I’ll have some thoughts soon on Bosnian protests, the latest turn with Uganda’s anti-homosexuality bill and Lebanon’s new government — and I’m watching closely to see how Italy’s new prime minister-designate Matteo Renzi will roll out his new government.
In the meanwhile, what to make of Kenya?
In December, Kenya celebrated the 50th anniversary of its independence from the United Kingdom. There’s a distinctly British imprint to just about everything here — more so than in other former British colonies I’ve visited. Kenya feels more ‘British’ than English-speaking Canada in some ways. There’s a slavishness to form-over-substance rules here that unintentionally facilitates bribery and corruption.
The best food isn’t in the ‘best’ restaurants, which prioritize ambience over food quality. Seek out Indian food — in small stalls on the street or in shopping centers, not in restaurants. The best traditions of Kenyan food involve fusion with Indian or Arab influences along the Swahili coast. In Nairobi, it’s easy to find food like chapati (thin, doughy flatbreads), and all sorts of other Indian-influence treats, like masala chips, samosas and spiced chai. Ugali, a blanched cornmeal paste that often serves as the main carbohydrate/starch component in Kenyan meals, makes Caribbean food staples seem flavorful by contrast.
There’s not a lot of investment in public goods, and much of Nairobi is hidden away behind walls and barbed wire — more so than in places like Caracas and Tegucigalpa in Latin America. Public parks do exist, but the high incidence of petty crime means that virtually no one goes there. Nonetheless, there’s more vibrancy in the city’s center than I expected, and the city isn’t without its charms — its year-round spring-like climate is one of the world’s most pleasant.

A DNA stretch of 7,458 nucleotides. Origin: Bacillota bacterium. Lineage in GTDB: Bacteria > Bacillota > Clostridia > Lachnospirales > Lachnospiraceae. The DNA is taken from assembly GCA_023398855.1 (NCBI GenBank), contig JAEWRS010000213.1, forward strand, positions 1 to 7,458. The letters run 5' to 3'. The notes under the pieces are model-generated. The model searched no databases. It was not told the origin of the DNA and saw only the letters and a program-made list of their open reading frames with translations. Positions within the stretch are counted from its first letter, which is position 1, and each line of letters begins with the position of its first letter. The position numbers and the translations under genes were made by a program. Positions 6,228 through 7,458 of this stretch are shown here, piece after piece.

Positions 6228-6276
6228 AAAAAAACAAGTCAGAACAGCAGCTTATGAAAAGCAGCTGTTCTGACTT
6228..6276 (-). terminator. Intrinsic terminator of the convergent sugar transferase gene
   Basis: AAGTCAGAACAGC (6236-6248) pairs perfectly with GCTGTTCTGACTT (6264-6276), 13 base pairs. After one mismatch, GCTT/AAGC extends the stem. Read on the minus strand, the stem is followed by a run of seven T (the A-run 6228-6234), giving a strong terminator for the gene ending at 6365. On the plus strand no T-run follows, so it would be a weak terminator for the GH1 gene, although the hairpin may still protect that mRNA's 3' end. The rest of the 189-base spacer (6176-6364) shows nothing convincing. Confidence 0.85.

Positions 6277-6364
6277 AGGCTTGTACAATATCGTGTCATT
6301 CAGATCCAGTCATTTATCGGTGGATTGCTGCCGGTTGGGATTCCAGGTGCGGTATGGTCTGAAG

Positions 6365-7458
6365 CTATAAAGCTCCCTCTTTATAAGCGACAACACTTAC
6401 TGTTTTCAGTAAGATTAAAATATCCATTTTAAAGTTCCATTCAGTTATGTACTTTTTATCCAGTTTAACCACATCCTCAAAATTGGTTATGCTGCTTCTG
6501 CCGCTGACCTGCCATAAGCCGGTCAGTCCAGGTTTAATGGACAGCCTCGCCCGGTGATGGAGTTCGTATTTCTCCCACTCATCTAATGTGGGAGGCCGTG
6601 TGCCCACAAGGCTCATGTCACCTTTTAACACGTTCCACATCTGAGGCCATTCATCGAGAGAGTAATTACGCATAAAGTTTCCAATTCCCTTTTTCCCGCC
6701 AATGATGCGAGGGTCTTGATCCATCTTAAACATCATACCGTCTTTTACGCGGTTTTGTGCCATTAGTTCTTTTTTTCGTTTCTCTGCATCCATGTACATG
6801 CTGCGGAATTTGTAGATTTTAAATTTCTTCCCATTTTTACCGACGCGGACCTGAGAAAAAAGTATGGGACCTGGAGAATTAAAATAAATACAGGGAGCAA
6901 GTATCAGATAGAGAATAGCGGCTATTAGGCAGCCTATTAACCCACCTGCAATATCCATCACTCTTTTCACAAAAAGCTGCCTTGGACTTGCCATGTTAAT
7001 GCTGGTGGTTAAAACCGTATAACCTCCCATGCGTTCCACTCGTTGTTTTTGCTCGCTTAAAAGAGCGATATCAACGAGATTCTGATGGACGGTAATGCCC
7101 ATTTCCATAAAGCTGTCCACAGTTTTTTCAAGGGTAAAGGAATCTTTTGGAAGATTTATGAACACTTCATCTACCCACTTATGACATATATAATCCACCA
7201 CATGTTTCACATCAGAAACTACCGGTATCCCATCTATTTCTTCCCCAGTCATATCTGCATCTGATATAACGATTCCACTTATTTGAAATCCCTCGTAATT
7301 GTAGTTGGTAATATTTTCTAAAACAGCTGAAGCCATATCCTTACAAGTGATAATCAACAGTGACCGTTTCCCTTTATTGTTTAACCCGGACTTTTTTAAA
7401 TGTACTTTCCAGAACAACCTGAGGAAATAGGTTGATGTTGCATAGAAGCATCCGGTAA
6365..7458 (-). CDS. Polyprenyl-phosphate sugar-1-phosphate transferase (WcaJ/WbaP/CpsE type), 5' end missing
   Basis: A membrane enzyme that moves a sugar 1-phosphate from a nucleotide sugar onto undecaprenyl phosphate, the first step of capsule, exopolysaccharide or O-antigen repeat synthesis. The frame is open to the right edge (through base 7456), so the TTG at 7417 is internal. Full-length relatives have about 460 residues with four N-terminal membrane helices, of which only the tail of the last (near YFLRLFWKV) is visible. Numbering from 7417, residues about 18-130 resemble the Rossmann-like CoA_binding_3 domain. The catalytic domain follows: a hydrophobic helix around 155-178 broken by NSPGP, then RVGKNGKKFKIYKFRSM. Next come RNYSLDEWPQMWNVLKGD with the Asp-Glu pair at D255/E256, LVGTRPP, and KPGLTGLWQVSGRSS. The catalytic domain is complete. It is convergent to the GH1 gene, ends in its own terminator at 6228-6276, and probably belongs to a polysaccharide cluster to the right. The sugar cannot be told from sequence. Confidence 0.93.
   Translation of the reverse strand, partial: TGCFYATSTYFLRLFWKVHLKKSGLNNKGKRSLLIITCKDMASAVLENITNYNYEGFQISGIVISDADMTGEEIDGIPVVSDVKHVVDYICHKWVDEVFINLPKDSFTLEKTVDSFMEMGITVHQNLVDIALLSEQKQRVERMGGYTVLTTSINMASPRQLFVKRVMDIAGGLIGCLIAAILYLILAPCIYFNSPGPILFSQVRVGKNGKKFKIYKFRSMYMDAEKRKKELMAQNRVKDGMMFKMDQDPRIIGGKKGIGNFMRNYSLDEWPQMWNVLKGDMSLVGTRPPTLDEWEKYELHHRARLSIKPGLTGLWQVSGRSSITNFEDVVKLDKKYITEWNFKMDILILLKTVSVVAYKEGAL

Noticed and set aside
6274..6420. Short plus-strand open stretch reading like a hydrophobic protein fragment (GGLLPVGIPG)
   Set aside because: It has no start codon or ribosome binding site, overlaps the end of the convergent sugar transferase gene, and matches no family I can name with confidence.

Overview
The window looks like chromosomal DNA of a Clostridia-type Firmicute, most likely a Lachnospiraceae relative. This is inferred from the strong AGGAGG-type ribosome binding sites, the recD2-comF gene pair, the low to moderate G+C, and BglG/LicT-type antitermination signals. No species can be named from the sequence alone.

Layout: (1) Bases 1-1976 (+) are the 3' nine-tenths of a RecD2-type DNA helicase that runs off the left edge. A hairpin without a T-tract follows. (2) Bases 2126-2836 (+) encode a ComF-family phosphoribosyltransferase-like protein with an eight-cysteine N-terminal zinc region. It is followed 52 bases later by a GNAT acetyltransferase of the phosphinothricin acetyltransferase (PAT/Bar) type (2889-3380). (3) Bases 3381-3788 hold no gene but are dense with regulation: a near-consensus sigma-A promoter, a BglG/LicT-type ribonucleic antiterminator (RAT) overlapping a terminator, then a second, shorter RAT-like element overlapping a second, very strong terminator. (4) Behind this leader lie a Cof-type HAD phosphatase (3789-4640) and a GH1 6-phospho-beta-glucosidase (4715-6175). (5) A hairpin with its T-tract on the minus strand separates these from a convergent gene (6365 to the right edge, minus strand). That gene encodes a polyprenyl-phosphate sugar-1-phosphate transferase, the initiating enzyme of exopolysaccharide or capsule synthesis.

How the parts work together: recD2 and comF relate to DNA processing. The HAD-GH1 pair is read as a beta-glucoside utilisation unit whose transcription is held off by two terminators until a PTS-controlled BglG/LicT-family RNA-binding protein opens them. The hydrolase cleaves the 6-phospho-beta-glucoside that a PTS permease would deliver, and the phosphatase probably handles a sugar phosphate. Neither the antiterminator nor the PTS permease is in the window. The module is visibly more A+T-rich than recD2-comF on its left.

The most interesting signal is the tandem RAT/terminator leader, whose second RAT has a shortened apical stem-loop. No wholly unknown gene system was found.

In the meanwhile, I’ve been reading One Day I Will Write About This Place, which has taught me as much about post-independence Kenya as any non-fiction books I’ve read about the county (Daniel Branch’s 2011 book is a great place to start, though). That Binyavanga Wainaina, its author, recently came out as an openly gay man adds a new level of depth to his work. But One Day is less an LGBT memoir than a period look at Daniel arap Moi’s increasingly authoritarian Kenya of the 1970s and 1980s. There’s something interesting on just about every page — for instance, the decrepit state of Kenya’s once-strong railways, is explained through ethnic politics. Kikuyu businessmen close to former president Jomo Kenyatta won preferential treatment for trucking contracts; railways, where the competing Luo ethnic group controlled access to jobs, were left to languish. Continue reading Initial thoughts on Nairobi and Kenya